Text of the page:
Skip to main content
Explore URMC

URMC Logo

menu
URMC / Patients & Families / Health Matters
Is a Check-Up on Your Back-to-School List?

Is a Check-Up on Your Back-to-School List?

As parents prepare their children for a new school year, it's a good time to check with the pediatrician to see if it’s time for an annual physical, or well-child visit. UR Medicine pediatrician Dr. Sean Frey shares what you need to know about school physicals.
Daily Aspirin: Worth the Risks?

Daily Aspirin: Worth the Risks?

Taking a daily aspirin is touted as a simple way to stave off a heart attack or stroke. Yet, a recent study found that many doctors don’t recommend it to patients who might benefit. UR Medicine’s Dr. Michael Mendoza, one of the study’s authors, shares some facts about aspirin therapy.

On The Rise: 5 Reasons Your Blood Pressure Medication Isn’t Working

On The Rise: 5 Reasons Your Blood Pressure Medication Isn’t Working

Keeping your blood pressure in check is a good way to lower your risk of heart disease, stroke, and kidney disease. So, you follow orders, take your prescribed medication, and proudly accept your doctor’s praise when the blood pressure cuff demonstrates continued success. Until it doesn’t. UR Medicine hypertension expert Dr. John Bisognano explains why your blood pressure may rise, even after you thought you had it under control.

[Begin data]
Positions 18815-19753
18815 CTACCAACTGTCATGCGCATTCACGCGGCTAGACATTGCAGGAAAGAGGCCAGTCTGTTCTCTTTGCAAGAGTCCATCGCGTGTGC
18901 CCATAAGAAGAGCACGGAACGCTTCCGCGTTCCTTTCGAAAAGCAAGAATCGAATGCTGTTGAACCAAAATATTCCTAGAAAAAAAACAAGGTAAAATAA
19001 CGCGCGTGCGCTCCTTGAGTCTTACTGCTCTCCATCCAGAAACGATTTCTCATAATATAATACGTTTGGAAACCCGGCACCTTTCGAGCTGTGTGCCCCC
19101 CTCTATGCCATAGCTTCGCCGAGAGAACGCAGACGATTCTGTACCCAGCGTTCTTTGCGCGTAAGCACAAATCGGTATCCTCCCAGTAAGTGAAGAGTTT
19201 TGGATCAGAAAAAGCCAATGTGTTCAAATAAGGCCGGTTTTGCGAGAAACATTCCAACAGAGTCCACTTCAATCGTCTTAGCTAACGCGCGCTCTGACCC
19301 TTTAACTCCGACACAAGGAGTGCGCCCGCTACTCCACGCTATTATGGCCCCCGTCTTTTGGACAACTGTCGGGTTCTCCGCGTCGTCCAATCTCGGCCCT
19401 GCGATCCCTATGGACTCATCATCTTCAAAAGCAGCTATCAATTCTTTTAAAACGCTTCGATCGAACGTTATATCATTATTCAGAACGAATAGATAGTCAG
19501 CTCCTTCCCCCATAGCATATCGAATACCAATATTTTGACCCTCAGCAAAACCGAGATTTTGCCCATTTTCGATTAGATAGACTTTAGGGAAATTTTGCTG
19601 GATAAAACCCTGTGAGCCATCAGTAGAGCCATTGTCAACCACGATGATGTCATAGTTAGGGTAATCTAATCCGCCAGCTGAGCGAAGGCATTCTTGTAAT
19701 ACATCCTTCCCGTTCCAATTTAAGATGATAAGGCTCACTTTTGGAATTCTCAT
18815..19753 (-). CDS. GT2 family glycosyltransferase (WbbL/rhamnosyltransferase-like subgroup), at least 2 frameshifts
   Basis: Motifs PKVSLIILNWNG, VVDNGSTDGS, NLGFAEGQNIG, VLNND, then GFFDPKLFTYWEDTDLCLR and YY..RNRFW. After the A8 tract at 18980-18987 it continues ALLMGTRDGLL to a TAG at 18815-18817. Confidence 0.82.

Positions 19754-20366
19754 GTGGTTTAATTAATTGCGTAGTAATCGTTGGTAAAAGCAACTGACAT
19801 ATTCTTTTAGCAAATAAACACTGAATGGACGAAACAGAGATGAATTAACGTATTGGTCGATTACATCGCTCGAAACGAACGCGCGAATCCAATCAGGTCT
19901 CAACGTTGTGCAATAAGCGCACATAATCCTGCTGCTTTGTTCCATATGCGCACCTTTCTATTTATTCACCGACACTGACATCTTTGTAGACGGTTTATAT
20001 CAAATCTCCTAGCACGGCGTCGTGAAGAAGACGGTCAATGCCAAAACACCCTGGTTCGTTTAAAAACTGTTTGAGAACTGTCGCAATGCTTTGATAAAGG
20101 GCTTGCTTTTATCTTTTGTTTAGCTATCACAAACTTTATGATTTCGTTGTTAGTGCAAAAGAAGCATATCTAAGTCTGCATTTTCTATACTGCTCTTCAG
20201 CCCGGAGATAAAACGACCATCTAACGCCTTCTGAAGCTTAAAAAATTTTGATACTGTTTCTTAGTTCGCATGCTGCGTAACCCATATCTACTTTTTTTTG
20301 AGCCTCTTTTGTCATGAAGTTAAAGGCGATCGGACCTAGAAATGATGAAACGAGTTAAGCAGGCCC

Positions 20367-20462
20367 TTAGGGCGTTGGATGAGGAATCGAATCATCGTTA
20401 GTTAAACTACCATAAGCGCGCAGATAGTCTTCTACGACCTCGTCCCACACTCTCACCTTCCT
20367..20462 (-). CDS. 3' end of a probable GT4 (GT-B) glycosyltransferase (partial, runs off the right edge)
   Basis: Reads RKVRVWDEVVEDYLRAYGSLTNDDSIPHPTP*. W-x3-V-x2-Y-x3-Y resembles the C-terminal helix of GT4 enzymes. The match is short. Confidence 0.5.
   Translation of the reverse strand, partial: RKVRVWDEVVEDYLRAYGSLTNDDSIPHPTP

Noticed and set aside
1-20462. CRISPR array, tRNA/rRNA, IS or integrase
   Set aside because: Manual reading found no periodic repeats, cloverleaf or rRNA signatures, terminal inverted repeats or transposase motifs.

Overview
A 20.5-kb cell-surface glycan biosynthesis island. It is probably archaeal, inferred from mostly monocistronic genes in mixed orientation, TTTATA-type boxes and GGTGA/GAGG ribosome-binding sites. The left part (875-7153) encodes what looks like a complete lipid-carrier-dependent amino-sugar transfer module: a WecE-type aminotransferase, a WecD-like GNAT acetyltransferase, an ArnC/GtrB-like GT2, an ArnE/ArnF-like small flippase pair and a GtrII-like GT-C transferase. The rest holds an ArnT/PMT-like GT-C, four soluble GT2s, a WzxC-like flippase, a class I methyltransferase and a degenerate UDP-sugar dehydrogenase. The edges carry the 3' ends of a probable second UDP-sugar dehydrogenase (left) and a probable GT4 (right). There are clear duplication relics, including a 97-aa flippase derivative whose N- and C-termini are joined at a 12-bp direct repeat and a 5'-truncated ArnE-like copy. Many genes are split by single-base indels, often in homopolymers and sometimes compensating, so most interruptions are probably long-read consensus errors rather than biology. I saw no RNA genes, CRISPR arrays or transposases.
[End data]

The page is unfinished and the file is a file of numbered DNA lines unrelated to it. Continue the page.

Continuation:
Hand, Foot and Mouth: Ugly, Miserable and Contagious

Hand, Foot and Mouth: Ugly, Miserable and Contagious

Hand, foot and mouth disease is caused by a virus, and it often starts with common cold symptoms and a fever. Within a few days, the rash appears. Though it's most common in young children, adults can get it, too. UR Medicine Pediatrician Dr. Elizabeth Murray shares what you need to know about this miserable, contagious illness.
Anxiety: Worried About It?

Anxiety: Worried About It?

Worried about how much you worry? Everyone feels anxious from time to time. UR Medicine behavioral health expert Dr. Michael Privitera offers insight on anxiety and when it rises to the level of a disorder.